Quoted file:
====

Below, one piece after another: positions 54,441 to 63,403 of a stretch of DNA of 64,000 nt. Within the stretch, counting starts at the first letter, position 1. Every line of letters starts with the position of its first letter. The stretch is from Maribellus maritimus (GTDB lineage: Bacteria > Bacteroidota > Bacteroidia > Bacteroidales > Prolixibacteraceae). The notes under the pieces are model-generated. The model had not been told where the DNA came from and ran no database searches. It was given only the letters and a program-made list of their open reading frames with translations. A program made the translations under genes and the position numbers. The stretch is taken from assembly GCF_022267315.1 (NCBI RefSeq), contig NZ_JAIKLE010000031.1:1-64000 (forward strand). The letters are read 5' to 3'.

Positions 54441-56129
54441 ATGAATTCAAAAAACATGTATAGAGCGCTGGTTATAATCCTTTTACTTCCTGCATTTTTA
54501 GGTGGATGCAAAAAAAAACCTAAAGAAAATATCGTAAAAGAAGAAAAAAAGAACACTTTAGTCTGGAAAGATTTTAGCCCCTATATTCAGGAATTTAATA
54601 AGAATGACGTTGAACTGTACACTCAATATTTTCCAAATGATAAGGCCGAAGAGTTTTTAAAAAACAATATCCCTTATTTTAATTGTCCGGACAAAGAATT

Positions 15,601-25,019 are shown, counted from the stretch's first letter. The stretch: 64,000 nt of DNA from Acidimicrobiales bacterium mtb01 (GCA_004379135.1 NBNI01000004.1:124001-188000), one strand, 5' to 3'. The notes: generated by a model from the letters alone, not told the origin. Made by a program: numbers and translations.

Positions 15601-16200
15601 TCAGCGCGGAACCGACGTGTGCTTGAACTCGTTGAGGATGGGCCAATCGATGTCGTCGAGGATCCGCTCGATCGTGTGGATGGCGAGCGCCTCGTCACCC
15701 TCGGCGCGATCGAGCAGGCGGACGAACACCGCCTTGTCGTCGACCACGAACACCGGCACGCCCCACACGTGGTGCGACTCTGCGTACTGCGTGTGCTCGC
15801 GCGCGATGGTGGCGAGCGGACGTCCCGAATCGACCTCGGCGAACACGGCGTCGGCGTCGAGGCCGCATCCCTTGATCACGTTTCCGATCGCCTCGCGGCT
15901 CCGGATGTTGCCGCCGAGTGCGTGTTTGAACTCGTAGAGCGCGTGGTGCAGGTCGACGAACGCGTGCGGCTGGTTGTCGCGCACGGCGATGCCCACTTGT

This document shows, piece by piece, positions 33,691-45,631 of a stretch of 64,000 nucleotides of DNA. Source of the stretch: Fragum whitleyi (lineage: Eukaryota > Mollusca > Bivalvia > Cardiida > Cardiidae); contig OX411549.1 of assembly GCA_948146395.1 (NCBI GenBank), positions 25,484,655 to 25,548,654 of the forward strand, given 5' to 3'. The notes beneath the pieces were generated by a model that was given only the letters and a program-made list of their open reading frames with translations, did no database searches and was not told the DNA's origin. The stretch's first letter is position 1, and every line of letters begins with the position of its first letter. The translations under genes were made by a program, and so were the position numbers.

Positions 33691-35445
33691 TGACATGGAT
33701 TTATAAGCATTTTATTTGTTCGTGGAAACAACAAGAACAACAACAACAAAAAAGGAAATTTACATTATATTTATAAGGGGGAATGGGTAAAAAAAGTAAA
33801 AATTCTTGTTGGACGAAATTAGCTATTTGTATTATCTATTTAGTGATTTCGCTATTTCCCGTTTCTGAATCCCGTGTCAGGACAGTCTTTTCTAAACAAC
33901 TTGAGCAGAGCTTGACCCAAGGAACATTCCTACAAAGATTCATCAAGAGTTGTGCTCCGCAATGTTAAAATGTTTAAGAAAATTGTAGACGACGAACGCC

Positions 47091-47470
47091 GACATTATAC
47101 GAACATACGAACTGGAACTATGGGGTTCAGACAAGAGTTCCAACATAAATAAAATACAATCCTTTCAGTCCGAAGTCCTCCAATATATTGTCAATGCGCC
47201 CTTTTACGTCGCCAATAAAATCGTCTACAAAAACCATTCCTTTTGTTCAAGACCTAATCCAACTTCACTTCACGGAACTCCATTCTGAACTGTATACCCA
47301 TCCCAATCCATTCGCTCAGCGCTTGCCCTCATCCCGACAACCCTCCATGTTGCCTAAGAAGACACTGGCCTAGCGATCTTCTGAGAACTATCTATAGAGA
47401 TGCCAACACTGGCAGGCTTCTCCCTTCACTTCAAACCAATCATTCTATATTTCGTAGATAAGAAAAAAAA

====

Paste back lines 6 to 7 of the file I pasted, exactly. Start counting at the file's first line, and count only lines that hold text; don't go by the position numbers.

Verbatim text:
Positions 15,601-25,019 are shown, counted from the stretch's first letter. The stretch: 64,000 nt of DNA from Acidimicrobiales bacterium mtb01 (GCA_004379135.1 NBNI01000004.1:124001-188000), one strand, 5' to 3'. The notes: generated by a model from the letters alone, not told the origin. Made by a program: numbers and translations.

Positions 15601-16200